It's hard to forget your first concert when it's the Beatles
It took almost exactly 37 years for the other person who lives at our house to forgive me for going to a Beatles concert without her.
We'd been dating for six weeks in the summer of 1965 when a buddy and I took a Greyhound bus from Waldport to Portland to see the first of two Beatles shows at Memorial Coliseum. But I had promised classmate and fellow Beatles fan Harry Davidson back in the spring that we would go together, right after my grandmother gave me two $6 tickets to the show for high school graduation.
Two years later I would marry the same young woman (who, by the way, has made it clear that if I name her in the newspaper she will stab me to death in my sleep). However, it wouldn't be until Paul McCartney came to the Rose Garden in 2002 where he performed far more Beatles songs (and with much better sound) than the Beatles did in '65 that this dark blemish would be extricated from my marriage.
But I'm getting ahead of myself.
The story really starts 50 years ago, on Sunday, Feb. 9, 1964. That, of course, is the night the Fab Four appeared on the The Ed Sullivan Show. They came on at the beginning of the show and performed three songs: All My Loving, Till There Was You and She Loves You. At the end of the evening they returned and did I Saw Her Standing There and I Want to Hold Your Hand.
It wasn't exactly cool for a guy to admit, back in the mid-'60s, that you cared about these tight-pants, long-haired musical outfits (their target audience, after all, was teenage girls) but I did.
I liked their music. I liked their look. I liked what they seemed to be saying to the world.
In a world where I could get in trouble with my former Marine Corps dad for having hair touching the top of my ears (not to mention similar treatment from coaches, teachers and pretty much everybody else over 21), these guys were a blast of fresh air. The fact that they went on to turn the music business on its ear by writing (and owning) their own songs, as well as pushing the pop format into brand-new places only made them cooler.
I not only worshipped them (and a few others of their ilk); I wanted to BE them. I got myself a bass guitar and, with a few friends, formed a group we called the Statix. And, like every other group of rock and roll wannabes (from Elvis to the Beatles and beyond), we dredged up old R&B songs from the past and attempted to make them our own.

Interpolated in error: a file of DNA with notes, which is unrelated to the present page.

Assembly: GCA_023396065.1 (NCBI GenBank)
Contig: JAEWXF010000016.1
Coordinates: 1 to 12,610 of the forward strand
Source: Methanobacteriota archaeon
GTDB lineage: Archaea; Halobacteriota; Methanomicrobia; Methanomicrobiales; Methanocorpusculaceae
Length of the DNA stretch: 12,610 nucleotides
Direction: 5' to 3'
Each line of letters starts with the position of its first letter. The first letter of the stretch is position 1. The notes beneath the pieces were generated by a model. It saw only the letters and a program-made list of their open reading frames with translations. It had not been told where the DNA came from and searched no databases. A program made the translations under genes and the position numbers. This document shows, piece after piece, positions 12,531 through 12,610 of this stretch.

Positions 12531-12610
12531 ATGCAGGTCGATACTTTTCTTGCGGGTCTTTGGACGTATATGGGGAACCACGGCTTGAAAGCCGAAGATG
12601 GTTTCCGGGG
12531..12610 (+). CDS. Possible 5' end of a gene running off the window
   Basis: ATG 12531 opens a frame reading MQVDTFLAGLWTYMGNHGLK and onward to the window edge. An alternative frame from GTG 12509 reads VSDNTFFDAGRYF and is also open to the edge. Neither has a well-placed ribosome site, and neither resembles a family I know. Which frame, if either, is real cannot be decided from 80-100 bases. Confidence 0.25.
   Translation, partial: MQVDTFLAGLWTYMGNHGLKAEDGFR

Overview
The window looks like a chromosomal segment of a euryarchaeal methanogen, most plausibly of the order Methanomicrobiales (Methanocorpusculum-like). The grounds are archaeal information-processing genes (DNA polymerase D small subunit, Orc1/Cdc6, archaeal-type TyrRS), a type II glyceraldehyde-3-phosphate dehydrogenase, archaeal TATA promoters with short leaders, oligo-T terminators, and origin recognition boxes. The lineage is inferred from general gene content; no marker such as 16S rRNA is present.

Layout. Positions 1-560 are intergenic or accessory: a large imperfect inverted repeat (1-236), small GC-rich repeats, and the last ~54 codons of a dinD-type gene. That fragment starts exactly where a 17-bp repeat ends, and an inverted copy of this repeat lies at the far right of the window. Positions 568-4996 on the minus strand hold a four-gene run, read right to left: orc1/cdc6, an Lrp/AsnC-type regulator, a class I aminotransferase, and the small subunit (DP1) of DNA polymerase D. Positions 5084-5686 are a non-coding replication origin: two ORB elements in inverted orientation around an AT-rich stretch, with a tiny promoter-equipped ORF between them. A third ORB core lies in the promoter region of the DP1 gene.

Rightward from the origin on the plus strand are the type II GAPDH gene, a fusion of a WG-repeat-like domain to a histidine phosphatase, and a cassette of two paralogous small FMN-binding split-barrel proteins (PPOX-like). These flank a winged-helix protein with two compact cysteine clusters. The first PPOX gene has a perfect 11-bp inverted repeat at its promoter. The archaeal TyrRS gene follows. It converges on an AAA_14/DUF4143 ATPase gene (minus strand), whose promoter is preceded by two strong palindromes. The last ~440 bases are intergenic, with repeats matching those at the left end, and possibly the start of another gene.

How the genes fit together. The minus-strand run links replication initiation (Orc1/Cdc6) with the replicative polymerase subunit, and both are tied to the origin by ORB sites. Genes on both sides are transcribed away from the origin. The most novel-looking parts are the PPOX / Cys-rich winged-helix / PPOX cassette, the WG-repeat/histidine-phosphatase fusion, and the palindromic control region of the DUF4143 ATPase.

But I really didn't see the light until the afternoon of Aug. 22, 1965.
That day the Beatles would do two shows. The matinee, which I attended, featured a whole musical revue, including the King Curtis Band, Cannibal and the Headhunters, Sounds Incorporated, the Young Rascals and more. The first hour and a half was other performers, and the Beatles closed the show with 11 songs: She's a Woman, I Feel Fine, Dizzy Miss Lizzy, Ticket to Ride, Everybody's Trying to Be My Baby, Can't Buy Me Love, Baby's in Black, Act Naturally, A Hard Day's Night, Help! and I'm Down.
Several things impressed me about the concert, which of course was my first.
First of all, this was a very good rock band. It had the same rumbling bass, crashing cymbals and crunchy rhythm guitar sounds you'd hear at the local armory, where you might dance to such Northwest groups as the Kingsmen, the Sonics and the Wailers.
But probably the most bizarre aspect of a Beatles show was the strange behavior of the girls.
Dressed like they were going to church or a school dance in their empire waist dresses and every teased hair in place, they were extremely ladylike, from the national anthem through the last supporting act. But then, as soon as the announcer introduced the Beatles, they all instantly became hysterical.
The final lasting impression I took away was how many Portland police officers lined the space in front of the stage. There must have been 30 or 40 of them, presumably to stop the rushing girls from storming the stage even though that would have been impossible, since the stage was a good 10 to 15 feet high. No one could have gotten on that stage without grappling hooks.
Just going to Portland was kind of a big deal back then. Harry and I stayed at the fleabag hotel just off Burnside where my grandmother worked as a night desk clerk. In those days it was the Nortonia. Years later, it would be reborn as the upscale Mark Spencer.
Before coming home, I bought my girlfriend a pendant at a downtown jewelry store, where I got a lesson in the markup on such items. The asking price was $30, but when I said I didn't have that much, the sales clerk asked how much did I have. When I said $11, he said that would be fine.
In May, we will have been married 47 years. She still has the necklace.
And I still like the Beatles.
(Former managing editor of several community newspapers, including the Woodburn Independent, Lake Oswego Review and the Times papers, Kelly is chief of the central design desk for Community Newspapers and the Portland Tribune, and he contributes a regular column.)